The boy screeched to a halt, clouds of sand erupting from his shoes, a dangerous glare falling over his features. He grabbed the hot bars of metal, started to pull himself up, demanding loudly, "What did you call me?"
The redhead rolled his eyes, hung off the jungle-gym, clinging with only one hand, one foot, replying, "I didn't call you anything, I told you to shut up. You're ruining my concentration!"
The shorter of the two pouted. "I was only singing."
"Yeah? Well, your singing stinks if that's what you sound like," the other retorted, grabbing the hem of his shirt and quickly scrubbing the perspiration from his eyes. He resumed his ascension, as the blond screeched, "It does not!"
"Yep," the redhead said matter-of-factly, sounding strained from the physical effort. "It does."
The blond scowled deeply, shifting around on the lower bars, to get closer to his aggravator. "My mom says I'm good."
"Then, you're mom stinks, too!" the boy replied cheerily. Roxas sucked in a gasp, let out a wounded bellow, and launched himself at the disappearing heels of the redhead. Axel laughed mockingly. "Can't catch me, little baby Roxas!"
Positively spitting with fury, the blond's voice reached the sky as he shrilly cried, "You butt!" He scuttled quickly along, snatched Axel's ever-dangling shoelaces before they, too, could be jerked out of reach, and started tugging.
"Whoa!" Axel glared down at him, clutching the jungle-gym tightly. "Stop that!"
"I'm not a baby," Roxas hissed angrily. "Kairi's a baby!"
Axel decided the shoe was slowing him down, wriggled his foot out of it, clambered the final couple of feet up to the top of the structure. Laughing, hanging upside-down by the uppermost bar, he taunted, "That's right, you're both babies, and when you grow up, you'll marry each other and make more babies – and you'll still be the biggest baby around!"
Snarling like a wildcat, Roxas thrust a stubby arm through the bars, caught a stray spike of red and yanked. Unprepared for the viciousness of the pull, Axel's loosely hooked legs slipped, and he banged his forehead against one of the bars. A stunned moment passed, in which they stared at each other, a welt already appearing on the redhead's face, before, simultaneously, tears welled in the green eyes, as the blue-eyed boy launched himself from the play-equipment. "You're the butt!" Axel roared, struggling to lower to the ground before Roxas, wailing as he sprinted helter-skelter across the sand, could reach the safe harbour of his mother's arms. He dropped to his feet, one white sock sinking, one rubber sole, and started after the blond.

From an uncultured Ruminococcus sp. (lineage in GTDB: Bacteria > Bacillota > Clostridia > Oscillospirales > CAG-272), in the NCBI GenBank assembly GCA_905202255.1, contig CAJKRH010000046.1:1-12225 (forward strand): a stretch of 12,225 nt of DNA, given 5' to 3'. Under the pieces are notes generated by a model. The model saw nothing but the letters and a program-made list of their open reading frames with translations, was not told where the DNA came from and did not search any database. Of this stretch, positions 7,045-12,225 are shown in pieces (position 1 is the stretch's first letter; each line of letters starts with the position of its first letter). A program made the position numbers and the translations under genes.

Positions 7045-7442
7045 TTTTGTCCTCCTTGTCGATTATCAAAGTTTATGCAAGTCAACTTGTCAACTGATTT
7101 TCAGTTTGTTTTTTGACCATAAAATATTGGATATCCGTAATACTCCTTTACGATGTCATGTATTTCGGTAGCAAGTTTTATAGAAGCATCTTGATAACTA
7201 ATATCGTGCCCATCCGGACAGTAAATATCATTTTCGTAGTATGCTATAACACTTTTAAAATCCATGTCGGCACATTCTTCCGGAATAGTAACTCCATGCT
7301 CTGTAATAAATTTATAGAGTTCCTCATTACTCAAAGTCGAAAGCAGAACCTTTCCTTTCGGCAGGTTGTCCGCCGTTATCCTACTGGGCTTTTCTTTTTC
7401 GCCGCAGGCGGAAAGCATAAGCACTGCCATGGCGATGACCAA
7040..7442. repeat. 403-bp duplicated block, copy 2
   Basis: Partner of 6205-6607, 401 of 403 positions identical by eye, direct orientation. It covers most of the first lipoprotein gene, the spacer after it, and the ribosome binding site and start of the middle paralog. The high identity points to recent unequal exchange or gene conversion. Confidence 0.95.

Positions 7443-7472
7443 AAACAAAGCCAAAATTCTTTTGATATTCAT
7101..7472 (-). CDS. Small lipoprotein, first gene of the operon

It was like a predator after prey, the powerful versus the weak, as Axel covered ground at three times the pace Roxas was managing. Their mothers, accustomed to the bellows and shouts their sons gave during the average playtime, had yet to pay any serious attention to the boys, infant Kairi with her mop of auburn hair bouncing contentedly on a dress-covered knee. Roxas went down with a high-pitched scream, lashed out, grabbed a handful of ponytail and wrenched with all his young strength. Axel's response was shrill, a battle-cry, and finally the two women on the park bench looked over.
"Roxas, be careful of Axel's hair! Don't pull!"
They broke apart, breathing hard, Axel rubbing at his abused scalp unhappily, a hint of a glare leftover as he looked at his friend. Roxas staggered to his feet, chubby hands waving. "But mom, he – "
The woman's face turned stern, golden curls dropping around her eyes. "Enough! I said, don't!"
Axel smirked. "Ha-ha," he muttered, earning a poisonous look. "You got in trouble."
The women glanced at each other, eyes rolling. "All right, boys, time to go home," Axel's mother announced, still bopping the baby up and down. She frowned, pausing to inspect the soft, fair skin. "I think Kairi's starting to burn, anyway."